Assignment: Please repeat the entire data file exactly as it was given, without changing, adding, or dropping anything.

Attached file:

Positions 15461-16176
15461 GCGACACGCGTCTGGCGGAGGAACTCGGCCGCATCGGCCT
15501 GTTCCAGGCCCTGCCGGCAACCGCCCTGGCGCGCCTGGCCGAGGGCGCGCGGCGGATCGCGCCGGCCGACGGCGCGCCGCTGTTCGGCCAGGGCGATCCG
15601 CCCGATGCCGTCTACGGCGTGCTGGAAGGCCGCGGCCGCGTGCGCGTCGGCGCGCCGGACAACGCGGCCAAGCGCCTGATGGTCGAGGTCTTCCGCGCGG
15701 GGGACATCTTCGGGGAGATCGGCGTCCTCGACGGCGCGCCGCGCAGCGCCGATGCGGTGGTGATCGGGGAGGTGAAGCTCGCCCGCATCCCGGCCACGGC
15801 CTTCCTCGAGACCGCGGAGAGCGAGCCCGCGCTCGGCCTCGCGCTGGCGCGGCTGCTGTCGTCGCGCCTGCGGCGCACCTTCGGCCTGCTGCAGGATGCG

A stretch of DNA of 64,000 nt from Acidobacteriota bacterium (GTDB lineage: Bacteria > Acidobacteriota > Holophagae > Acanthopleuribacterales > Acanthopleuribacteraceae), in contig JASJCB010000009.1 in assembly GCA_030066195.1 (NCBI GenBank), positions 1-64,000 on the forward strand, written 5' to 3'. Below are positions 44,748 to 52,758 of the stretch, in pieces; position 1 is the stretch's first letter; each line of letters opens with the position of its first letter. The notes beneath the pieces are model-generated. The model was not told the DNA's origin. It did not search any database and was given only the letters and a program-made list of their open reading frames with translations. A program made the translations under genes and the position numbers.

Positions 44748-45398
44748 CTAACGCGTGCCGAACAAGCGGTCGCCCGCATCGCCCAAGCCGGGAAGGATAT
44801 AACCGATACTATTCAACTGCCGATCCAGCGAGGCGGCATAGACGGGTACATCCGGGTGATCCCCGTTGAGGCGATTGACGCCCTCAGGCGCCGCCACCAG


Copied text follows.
Positions 15461-16176
15461 GCGACACGCGTCTGGCGGAGGAACTCGGCCGCATCGGCCT
15501 GTTCCAGGCCCTGCCGGCAACCGCCCTGGCGCGCCTGGCCGAGGGCGCGCGGCGGATCGCGCCGGCCGACGGCGCGCCGCTGTTCGGCCAGGGCGATCCG
15601 CCCGATGCCGTCTACGGCGTGCTGGAAGGCCGCGGCCGCGTGCGCGTCGGCGCGCCGGACAACGCGGCCAAGCGCCTGATGGTCGAGGTCTTCCGCGCGG
15701 GGGACATCTTCGGGGAGATCGGCGTCCTCGACGGCGCGCCGCGCAGCGCCGATGCGGTGGTGATCGGGGAGGTGAAGCTCGCCCGCATCCCGGCCACGGC
15801 CTTCCTCGAGACCGCGGAGAGCGAGCCCGCGCTCGGCCTCGCGCTGGCGCGGCTGCTGTCGTCGCGCCTGCGGCGCACCTTCGGCCTGCTGCAGGATGCG

A stretch of DNA of 64,000 nt from Acidobacteriota bacterium (GTDB lineage: Bacteria > Acidobacteriota > Holophagae > Acanthopleuribacterales > Acanthopleuribacteraceae), in contig JASJCB010000009.1 in assembly GCA_030066195.1 (NCBI GenBank), positions 1-64,000 on the forward strand, written 5' to 3'. Below are positions 44,748 to 52,758 of the stretch, in pieces; position 1 is the stretch's first letter; each line of letters opens with the position of its first letter. The notes beneath the pieces are model-generated. The model was not told the DNA's origin. It did not search any database and was given only the letters and a program-made list of their open reading frames with translations. A program made the translations under genes and the position numbers.

Positions 44748-45398
44748 CTAACGCGTGCCGAACAAGCGGTCGCCCGCATCGCCCAAGCCGGGAAGGATAT
44801 AACCGATACTATTCAACTGCCGATCCAGCGAGGCGGCATAGACGGGTACATCCGGGTGATCCCCGTTGAGGCGATTGACGCCCTCAGGCGCCGCCACCAG